It has been four years since Deborah Jane was attacked by a gang of men led by her abusive ex-husband. The men scalded the then-39-year-old mother of four with acid as punishment for speaking out about the domestic abuse suffered by many women in her rural Ugandan community. Maimed and fearing for her life, Jane fled to Nairobi, Kenya, where, after a lengthy process, she won a coveted spot on the list of refugees to be resettled in the United States. She arrived alone in Columbus, Ohio, in January 2016, and immediately applied to have her children — the youngest of whom was 4 years old — to join her in the U.S. A year later, around the same time Donald Trump assumed the presidency, her paperwork was approved. “We just needed the children to do interviews, medical — a few things, and then they’d be able to come,” Jane told The Intercept, “But since then, there has been only silence.”
Jane’s soft voice is weary. Now 43, she works as a home-care nurse by day and pulls overnight shifts at a local bakery while also attending business school, but her fight to reunite with her children has become a full-time job of its own. She has lobbied numerous times at the offices of both Ohio senators — Democrat Sherrod Brown and Republican Rob Portman — and has sought legal help from refugee advocacy groups and local churches, but feels no closer to an answer. “No one can tell me what the real problem is — only that their cases are not moving. I think the current administration just doesn’t want refugees like me to come here. I don’t know why,” she said. “But I don’t believe God wants me to be separated from my children forever. I will keep praying. I will never give up.”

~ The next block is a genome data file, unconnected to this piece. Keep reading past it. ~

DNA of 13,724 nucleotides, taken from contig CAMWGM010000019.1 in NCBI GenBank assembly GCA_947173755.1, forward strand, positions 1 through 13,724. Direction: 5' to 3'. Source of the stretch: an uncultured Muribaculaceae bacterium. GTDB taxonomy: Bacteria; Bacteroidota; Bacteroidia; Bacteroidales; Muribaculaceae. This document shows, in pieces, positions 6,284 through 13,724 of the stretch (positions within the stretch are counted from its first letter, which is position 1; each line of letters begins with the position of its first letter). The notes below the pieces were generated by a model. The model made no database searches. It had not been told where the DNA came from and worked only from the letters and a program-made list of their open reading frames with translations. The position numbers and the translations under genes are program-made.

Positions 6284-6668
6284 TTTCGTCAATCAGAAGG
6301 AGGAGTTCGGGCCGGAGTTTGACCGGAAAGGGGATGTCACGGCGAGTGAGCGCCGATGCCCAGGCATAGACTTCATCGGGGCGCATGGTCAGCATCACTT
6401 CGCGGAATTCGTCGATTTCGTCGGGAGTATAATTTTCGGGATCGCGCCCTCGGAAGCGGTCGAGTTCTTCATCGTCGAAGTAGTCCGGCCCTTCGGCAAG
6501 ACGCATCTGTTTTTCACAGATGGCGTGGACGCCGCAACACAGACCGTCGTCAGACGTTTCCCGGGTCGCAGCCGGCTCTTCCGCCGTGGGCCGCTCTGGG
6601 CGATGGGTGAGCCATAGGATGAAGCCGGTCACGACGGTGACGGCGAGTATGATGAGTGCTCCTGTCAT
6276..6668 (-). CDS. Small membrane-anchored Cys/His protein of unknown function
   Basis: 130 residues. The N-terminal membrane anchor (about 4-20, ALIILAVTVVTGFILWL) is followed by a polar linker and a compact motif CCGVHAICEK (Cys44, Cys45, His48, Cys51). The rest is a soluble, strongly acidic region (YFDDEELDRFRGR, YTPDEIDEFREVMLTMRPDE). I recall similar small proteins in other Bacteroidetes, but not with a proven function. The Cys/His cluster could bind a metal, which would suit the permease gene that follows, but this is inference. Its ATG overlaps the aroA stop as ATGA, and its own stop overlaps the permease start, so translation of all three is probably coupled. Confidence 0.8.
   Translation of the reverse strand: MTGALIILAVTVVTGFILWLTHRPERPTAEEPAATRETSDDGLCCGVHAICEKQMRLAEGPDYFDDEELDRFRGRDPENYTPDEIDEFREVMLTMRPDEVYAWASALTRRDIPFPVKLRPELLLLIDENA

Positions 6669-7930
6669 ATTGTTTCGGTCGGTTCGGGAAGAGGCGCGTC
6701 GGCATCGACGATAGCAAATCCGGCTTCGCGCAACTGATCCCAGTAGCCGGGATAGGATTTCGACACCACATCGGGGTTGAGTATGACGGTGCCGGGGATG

“I think the current administration just doesn’t want refugees like me to come here. I don’t know why.”
The roadblocks Jane faces are part of what advocates describe as an apparently concerted effort by the Trump White House to systematically dismantle the nation’s refugee resettlement program. Some of this onslaught has been explicit: As the world’s already-unprecedented refugee population continues to climb, the Trump administration is considering slashing the annual refugee cap to 25,000 for the 2019 fiscal year, down from this year’s historic low of 45,000, the New York Times reported earlier this month. The administration last year suspended all refugee resettlement for 120 days and diverted resources and personnel away from refugee processing, further weakening an already-backlogged system. These disruptions have caused a cascade of delays and interagency confusion, while a lack of transparency leaves refugees and advocates alike at the mercy of an increasingly antagonistic system. Sources familiar with the program describe chaos amid shifting security protocols, with particular detriment to refugees from the Middle East and other Muslim-majority countries.
The president is expected to announce his recommended refugee quota in September, ahead of the October 1 start of the fiscal year. Regardless of what he decides, however, advocates report that the refugee quota is no longer a reliable indicator of actual refugee admissions. At the current pace, the administration is on track to settle about 20,000 refugees — out of a global population of roughly 25 million — by September 30, the end of the fiscal year. In 2017, the U.S. admitted only 33,000 refugees, marking the first time that the country resettled fewer refugees than the rest of the world. “In the past, refugee numbers fluctuated at times, but it was always understood to be temporary, with the goal to return to the normal numbers around 95,000,” said Adam Bates, policy counsel for the International Refugee Assistance Project, “but this is different. It seems as if the administration is trying to rewrite the status quo — a status quo that is very hostile to refugees, and immigrants in general.”